Writing:

The game is polished and I found the writing to be a treat. Good descriptions without being too long are what I think is a trademark of good IF writing. The world was immersive, convincing me that this was a fantasy world and you were inside a wild, sinful inn. I felt like I was a part of the fantasy adventure so I give big props to kkennon for that!

I do have one complaint, not enough peripheral descriptions. What I mean is things like room decor, minor objects and clothing items worn by characters. I love to feel fully immersed within a world and although TDH did a great job of selling me the fantasy world atmosphere it came up short with the little details that seal the deal for players like me. For instance when I examined Cherise's stockings I expected to see a description of her lovely legs encased in stockings. Instead I got the generic message telling me the game didn't know what I was trying to examine. Curses!

Technical:

I didn't find many typos at all. Out of the few I found the most glaring one was in Cherise's description.

The game uses the commands greet, compliment, impress and 'talk to <person>' as means to communicate with the characters. I found this to be a delight. It is simple, straight forward and helps you to get to know the other characters through their responses. Since I like variety I thought the game would have been better if the impress and compliment commands could be repeated (like the' talk to' command) instead of just the one time limit imposed on the player. The' talk to' command is a great tool to help the characters chit-chat so you can learn about their thoughts, desires and personalities. It generates
random responses from a list and you can repeat the 'talk to' command until you read them all.

As much as I liked the above commands for communicating I found the lack of conversation subjects to be unfortunate. With a little more time and devotion to fleshing out conversations I think kkennon could have made his characters really pop to life in the player's imagination.

Bottom Line:

To all you people out there with ADRIFT-envy whom badmouth it whenever you can I give you this game as exhibit one. The Drunken Harlot is a strong game with few to no technical mistakes and my choice to be the dark horse that finally has the chance to hand Goblinboy his first defeat. That is no small feat to accomplish. For even with the surprisingly lukewarm reception of GB's game this year his vast numbers of fanboys will be hard to defeat at the ballot box.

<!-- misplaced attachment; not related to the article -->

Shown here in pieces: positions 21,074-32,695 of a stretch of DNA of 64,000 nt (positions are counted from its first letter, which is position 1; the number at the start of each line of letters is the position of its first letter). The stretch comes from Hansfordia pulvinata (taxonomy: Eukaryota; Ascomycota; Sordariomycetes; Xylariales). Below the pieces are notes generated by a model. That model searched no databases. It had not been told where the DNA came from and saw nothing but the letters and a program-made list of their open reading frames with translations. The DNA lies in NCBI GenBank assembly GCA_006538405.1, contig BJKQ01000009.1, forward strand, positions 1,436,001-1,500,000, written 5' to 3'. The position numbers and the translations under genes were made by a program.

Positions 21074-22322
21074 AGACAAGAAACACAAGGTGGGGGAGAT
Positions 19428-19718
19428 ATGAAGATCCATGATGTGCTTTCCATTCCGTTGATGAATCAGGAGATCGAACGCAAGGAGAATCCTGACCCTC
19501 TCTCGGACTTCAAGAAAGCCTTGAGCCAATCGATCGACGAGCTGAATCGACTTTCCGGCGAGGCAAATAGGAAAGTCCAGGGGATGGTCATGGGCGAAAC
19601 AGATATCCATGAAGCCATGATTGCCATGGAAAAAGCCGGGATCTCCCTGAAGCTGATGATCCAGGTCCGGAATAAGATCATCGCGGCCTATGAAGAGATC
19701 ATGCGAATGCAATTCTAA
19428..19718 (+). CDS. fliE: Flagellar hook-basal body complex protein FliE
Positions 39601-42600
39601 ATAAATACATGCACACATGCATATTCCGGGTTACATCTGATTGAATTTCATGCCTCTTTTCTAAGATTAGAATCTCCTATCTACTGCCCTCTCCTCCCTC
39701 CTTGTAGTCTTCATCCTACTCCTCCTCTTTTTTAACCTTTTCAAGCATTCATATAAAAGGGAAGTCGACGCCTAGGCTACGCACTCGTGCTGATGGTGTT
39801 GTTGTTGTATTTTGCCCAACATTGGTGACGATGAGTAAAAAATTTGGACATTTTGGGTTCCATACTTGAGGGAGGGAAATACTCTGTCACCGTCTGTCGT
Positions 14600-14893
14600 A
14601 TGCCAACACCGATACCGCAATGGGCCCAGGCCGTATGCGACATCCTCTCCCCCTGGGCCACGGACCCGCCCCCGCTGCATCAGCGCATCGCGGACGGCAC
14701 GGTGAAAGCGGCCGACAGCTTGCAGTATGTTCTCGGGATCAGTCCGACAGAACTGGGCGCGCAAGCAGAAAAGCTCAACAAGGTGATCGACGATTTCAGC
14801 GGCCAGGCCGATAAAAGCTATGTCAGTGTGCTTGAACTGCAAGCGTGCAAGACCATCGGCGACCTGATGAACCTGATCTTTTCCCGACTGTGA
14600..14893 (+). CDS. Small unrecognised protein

TDH really hit a soft spot in me. I love old school IF adventure and I hope to see more games with our bard friend in a more expanded adventure world.


Reviewed by Deus ExLibris

To begin at the beginning, the game opens by asking you to name the PC. Fortunately there's a readme file that contains enough information to work out what sex the PC is supposed to be. I think it would have been better if it had included a description of who the PC was and/or the basic concept of the game (or asked the player for a name after the intro, although I'm not sure if ADRIFT can do that). However, DH (as I'm going to abbreviate it from now on) gets a gold star for having a readme file at all, since it's something that's been missing from a number of recent releases (one of my many pet peeves).

For the most part the puzzles are rather uncomplicated. It's mostly a case of doing what the game tells you and searching a few objects. The only thing I had difficulty with was getting the blindfold (once I knew it existed), which would have flummoxed me if the task list wasn't accessible via the debugger (I guess that's an ADRIFT 5 'feature'). I also had some trouble getting Cherise to come up to my room due to overlooking the straightforward answer.